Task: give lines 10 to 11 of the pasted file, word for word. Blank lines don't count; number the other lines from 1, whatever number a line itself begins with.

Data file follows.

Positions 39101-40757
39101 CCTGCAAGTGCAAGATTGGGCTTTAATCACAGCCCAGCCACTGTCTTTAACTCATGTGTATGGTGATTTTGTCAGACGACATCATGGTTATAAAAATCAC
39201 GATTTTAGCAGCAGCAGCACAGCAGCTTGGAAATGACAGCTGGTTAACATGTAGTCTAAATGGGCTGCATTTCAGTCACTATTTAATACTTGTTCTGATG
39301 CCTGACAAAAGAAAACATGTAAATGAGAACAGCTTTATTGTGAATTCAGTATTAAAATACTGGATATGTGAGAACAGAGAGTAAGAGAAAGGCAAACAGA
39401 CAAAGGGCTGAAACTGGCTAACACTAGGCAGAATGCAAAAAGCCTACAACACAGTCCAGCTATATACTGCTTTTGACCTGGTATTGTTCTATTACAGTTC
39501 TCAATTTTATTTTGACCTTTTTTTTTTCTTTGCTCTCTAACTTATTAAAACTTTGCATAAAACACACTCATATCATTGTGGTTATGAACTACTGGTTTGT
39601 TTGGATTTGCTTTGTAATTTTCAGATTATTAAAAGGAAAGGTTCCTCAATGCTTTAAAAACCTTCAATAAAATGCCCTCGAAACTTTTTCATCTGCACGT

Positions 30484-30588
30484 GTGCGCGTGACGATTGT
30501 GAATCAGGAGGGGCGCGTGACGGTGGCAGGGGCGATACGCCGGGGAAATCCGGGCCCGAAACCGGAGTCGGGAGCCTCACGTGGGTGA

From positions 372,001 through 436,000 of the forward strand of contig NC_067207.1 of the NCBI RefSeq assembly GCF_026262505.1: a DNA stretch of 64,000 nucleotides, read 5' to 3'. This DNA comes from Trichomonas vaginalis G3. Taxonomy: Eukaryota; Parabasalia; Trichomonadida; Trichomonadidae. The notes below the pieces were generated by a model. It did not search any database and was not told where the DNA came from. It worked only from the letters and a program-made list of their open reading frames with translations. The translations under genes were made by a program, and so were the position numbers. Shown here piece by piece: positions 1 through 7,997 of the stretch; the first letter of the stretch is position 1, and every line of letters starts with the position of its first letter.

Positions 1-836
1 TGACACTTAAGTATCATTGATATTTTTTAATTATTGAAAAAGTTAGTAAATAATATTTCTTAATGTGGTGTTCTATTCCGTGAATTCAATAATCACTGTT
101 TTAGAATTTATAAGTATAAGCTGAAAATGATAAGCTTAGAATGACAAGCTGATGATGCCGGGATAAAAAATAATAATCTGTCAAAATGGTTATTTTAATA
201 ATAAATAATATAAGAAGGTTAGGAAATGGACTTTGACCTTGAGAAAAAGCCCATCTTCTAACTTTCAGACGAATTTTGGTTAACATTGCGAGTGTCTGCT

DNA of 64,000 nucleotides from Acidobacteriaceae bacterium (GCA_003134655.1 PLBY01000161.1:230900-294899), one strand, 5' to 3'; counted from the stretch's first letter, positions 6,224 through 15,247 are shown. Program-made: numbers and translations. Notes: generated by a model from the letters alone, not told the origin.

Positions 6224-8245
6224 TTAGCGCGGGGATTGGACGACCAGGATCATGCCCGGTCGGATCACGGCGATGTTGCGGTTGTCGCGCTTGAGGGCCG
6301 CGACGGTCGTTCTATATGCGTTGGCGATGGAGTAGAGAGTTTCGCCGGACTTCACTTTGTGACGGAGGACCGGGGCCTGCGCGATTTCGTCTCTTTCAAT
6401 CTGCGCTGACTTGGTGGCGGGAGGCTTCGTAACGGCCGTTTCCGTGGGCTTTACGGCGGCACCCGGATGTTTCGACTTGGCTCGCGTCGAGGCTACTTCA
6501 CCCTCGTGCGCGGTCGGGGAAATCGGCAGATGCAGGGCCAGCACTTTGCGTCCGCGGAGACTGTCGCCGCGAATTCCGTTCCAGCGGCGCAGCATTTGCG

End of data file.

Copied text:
30501 GAATCAGGAGGGGCGCGTGACGGTGGCAGGGGCGATACGCCGGGGAAATCCGGGCCCGAAACCGGAGTCGGGAGCCTCACGTGGGTGA

From positions 372,001 through 436,000 of the forward strand of contig NC_067207.1 of the NCBI RefSeq assembly GCF_026262505.1: a DNA stretch of 64,000 nucleotides, read 5' to 3'. This DNA comes from Trichomonas vaginalis G3. Taxonomy: Eukaryota; Parabasalia; Trichomonadida; Trichomonadidae. The notes below the pieces were generated by a model. It did not search any database and was not told where the DNA came from. It worked only from the letters and a program-made list of their open reading frames with translations. The translations under genes were made by a program, and so were the position numbers. Shown here piece by piece: positions 1 through 7,997 of the stretch; the first letter of the stretch is position 1, and every line of letters starts with the position of its first letter.